M. Q. Stewart

Apollodorus Lost His Bright-Eyed Canary

Part I

1. Ground 0

August 20th

7:09 PM, Chinatown — Lower Manhattan

I was pouring sweat. I’d been marching down block after block at breakneck speed because I was under the impression that I would be late. As it turned out, the 7:30 bus had been cancelled. Our new bus would leave at 8:30 instead.

My comrades and I were situated at the Starbucks down the way from 19 Allen Street. Paul was explaining to Errol how Bitcoin worked. I wasn’t paying attention to them. There was a madman’s journal on the corner seat adjacent to us. The madman paced the café floor. The contours of his entire face sunk into a haggard frown. His black velvet jacket looked new. So did his bellbottoms and loafers. He went to and fro, from the window to his seat, muttering wordlessly the desperate inklings of a prayer or memory. Madcats seem to find me somehow, or I find them—like my buddy, Paul Covetz. He’d just informed us that the outside temperature of Greenville South Carolina would be 95° tomorrow. What a drag.

The madman continued pacing, but eventually we left that place. Though we’d gone, the image of that finely dressed villain would stay with me for some time afterward.

2. Preludes

8:29 PM, on the goddamn Panda Express Bus

All three of us knew that this was going to be an unpleasant ride, but it seemed like there was a restroom in the back, which was my chief concern. People in front of us were complaining about a mildew smell, and the heat—the heat? I’d been sweating this wretched cold out of my skin for the past three days! Heat meant nothing to me anymore!

Just then, Paul had looked over at my scribbling. I was jotting down the very details that you just read.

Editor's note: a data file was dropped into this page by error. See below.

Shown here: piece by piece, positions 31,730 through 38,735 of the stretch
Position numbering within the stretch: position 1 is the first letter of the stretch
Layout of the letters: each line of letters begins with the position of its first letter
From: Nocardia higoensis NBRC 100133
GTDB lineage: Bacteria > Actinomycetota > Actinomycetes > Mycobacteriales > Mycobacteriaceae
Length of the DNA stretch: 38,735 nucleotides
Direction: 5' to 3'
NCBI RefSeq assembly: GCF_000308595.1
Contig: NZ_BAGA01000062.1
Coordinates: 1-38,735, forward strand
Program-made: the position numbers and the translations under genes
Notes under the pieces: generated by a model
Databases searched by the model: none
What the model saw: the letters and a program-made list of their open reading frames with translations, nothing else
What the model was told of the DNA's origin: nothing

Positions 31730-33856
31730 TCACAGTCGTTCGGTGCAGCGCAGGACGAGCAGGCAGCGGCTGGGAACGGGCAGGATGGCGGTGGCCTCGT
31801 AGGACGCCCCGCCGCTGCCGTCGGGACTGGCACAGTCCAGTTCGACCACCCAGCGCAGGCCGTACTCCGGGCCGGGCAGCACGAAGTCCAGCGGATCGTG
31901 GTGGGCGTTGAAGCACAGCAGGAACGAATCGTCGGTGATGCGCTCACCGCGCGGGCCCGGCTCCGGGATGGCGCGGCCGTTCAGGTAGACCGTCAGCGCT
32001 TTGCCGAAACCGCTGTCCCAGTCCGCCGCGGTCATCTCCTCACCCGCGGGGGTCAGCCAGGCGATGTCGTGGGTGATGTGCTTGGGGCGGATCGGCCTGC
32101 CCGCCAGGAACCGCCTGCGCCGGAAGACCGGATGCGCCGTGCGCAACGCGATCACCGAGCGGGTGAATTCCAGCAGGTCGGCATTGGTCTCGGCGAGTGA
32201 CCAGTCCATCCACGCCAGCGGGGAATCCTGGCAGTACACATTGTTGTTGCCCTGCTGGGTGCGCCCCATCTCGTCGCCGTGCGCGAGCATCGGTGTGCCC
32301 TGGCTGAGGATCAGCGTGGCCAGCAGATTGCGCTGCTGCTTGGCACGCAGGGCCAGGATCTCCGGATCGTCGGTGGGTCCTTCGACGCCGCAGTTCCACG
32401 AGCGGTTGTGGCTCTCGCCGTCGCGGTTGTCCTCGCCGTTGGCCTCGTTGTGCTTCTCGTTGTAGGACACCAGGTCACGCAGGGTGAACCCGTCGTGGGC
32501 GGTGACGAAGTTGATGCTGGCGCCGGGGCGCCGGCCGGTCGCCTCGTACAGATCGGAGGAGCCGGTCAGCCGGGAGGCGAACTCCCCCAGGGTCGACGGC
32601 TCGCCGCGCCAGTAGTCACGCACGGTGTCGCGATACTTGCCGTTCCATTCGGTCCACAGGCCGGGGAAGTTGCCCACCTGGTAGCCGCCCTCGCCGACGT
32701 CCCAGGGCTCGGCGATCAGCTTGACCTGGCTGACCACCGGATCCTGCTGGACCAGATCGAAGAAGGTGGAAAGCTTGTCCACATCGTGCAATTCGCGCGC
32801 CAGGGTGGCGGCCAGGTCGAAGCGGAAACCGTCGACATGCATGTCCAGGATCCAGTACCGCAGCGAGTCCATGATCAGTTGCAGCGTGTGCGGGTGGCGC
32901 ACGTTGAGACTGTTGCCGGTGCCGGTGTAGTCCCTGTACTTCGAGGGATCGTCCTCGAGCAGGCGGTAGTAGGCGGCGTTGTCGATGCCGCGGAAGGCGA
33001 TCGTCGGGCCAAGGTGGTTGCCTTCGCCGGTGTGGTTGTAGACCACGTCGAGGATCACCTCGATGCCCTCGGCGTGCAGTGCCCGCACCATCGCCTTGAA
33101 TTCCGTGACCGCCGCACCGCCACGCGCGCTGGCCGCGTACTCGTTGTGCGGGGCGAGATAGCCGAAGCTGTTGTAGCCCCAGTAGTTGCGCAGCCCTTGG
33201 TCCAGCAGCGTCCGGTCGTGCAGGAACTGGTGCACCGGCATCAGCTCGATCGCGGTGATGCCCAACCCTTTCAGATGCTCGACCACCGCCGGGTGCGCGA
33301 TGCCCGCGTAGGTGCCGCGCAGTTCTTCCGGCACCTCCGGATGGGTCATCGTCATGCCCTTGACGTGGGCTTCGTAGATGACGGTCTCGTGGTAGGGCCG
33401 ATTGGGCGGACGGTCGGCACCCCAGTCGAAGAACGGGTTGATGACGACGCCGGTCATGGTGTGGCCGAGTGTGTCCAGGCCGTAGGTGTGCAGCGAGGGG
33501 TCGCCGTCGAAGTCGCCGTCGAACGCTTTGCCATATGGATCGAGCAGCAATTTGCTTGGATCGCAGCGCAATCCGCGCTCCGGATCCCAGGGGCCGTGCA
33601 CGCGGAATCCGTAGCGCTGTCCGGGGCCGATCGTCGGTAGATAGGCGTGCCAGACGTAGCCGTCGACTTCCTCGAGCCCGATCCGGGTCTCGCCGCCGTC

“Your notes are really accurate,” said Paul. “That’s pretty impressive actually.”

As a writer and a poet, this had made me very proud, so I lifted my head up high. Suddenly, I could smell the cat piss. It’s a good thing that my sinuses were so dammed up. All I had to do was keep my chin down and I could avoid the stench. A merchantman came aboard. He was selling Android and iPhone chargers for $5; fidget spinners; bootleg DVDs, two for $5; tampons. Tempting, but no one was interested.

The merchant left. The driver boarded. The engines started. The passengers fidgeted into their uncomfortable, rotting upholstery seats. The bus began to lurch forward. What had I gotten myself into? I was on a dangerous Chinatown bus, with two oddball characters (one a Marxist, the other a who-knows-what), headed to the South, for a chance to see the solar eclipse.

Commie Paul, a strange fellow indeed—he’d been planning this trip for months, which was smart, but it seemed to me that he had been slipping recently.

3. Just Yesterday

I had come to Paul’s apartment down in Flatbush to visit and talk about his desire to quit school. Mind you that at this moment in time, I was feeling very ill—not vomitus, but the lack of air entering through my nostrils had left me rather fatigued.

It was there that I met up with sweet Sita, a pocket-sized Hindu girl, with an attitude that made her three-feet taller, and a penchant for mispronouncing words that I adored more than the world’s greatest prose. She pulled out all of the usual cutie-stops, the talk of things both trivial and important, the swinging hips and defiant grins, the smearing of magenta lipstick on her shirt-cuff.

My usual conversational nature was being suppressed by my inability to breathe, a state that left me feeling wretched to my core.

“You’re so quiet,” Sita had said (more than once), and in return, I had nothing. My mind was blank. What I did have was a gift: a globule of citrus-flavored taffy edible that I hid inside a matchbox. Her initial response was lackluster at best, one of the first signs (that I should’ve noticed) that she was emotionally bankrupt.